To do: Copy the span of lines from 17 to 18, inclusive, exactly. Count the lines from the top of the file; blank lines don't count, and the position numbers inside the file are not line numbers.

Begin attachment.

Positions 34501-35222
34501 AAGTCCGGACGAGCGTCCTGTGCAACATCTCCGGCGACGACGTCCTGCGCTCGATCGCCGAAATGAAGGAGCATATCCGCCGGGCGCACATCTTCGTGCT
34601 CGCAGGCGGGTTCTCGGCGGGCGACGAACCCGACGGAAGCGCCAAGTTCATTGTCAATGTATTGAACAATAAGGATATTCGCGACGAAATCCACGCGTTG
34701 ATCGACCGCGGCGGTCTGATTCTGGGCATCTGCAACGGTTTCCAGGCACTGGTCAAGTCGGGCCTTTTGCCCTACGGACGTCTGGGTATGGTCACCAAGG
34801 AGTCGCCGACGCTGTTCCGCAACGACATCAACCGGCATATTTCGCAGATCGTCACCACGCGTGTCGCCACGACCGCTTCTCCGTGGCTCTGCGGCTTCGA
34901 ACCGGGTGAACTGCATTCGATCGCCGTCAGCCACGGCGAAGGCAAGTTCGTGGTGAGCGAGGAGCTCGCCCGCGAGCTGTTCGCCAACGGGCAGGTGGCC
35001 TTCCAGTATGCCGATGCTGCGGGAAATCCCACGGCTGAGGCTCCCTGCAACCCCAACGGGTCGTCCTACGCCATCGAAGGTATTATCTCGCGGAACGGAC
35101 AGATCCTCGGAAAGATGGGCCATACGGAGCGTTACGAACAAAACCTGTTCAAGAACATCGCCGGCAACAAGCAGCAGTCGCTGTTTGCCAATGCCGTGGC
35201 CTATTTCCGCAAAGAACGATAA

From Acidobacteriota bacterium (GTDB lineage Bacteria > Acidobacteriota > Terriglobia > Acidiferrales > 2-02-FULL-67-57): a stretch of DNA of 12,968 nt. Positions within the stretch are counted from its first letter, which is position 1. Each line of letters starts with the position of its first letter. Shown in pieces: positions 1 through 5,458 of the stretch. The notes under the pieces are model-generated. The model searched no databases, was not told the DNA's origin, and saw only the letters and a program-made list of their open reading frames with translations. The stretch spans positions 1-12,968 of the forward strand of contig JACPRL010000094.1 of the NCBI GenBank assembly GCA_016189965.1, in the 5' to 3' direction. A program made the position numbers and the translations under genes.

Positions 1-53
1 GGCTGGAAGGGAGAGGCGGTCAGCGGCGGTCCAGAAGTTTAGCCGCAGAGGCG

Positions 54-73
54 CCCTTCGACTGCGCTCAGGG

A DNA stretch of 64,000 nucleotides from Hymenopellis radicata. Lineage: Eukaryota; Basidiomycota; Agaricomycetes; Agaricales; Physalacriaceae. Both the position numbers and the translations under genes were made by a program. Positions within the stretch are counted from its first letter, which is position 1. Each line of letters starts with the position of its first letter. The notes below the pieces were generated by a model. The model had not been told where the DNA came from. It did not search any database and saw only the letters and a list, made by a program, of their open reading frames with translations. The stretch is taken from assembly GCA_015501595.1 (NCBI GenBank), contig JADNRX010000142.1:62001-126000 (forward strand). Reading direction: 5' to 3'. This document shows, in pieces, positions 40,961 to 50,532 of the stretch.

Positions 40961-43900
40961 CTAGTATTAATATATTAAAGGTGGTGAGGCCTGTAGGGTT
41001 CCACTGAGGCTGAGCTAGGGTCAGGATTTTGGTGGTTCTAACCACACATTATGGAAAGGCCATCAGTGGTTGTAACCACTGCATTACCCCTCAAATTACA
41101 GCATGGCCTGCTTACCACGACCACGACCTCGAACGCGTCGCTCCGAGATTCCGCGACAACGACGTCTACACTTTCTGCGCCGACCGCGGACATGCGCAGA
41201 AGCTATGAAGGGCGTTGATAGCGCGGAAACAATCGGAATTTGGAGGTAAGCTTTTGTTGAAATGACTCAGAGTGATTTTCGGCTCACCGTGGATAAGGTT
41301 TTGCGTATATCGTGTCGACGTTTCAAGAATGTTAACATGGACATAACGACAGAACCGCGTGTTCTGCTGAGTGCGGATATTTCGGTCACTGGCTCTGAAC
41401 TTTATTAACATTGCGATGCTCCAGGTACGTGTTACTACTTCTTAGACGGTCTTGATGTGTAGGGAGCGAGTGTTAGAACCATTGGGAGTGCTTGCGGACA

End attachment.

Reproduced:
40961 CTAGTATTAATATATTAAAGGTGGTGAGGCCTGTAGGGTT
41001 CCACTGAGGCTGAGCTAGGGTCAGGATTTTGGTGGTTCTAACCACACATTATGGAAAGGCCATCAGTGGTTGTAACCACTGCATTACCCCTCAAATTACA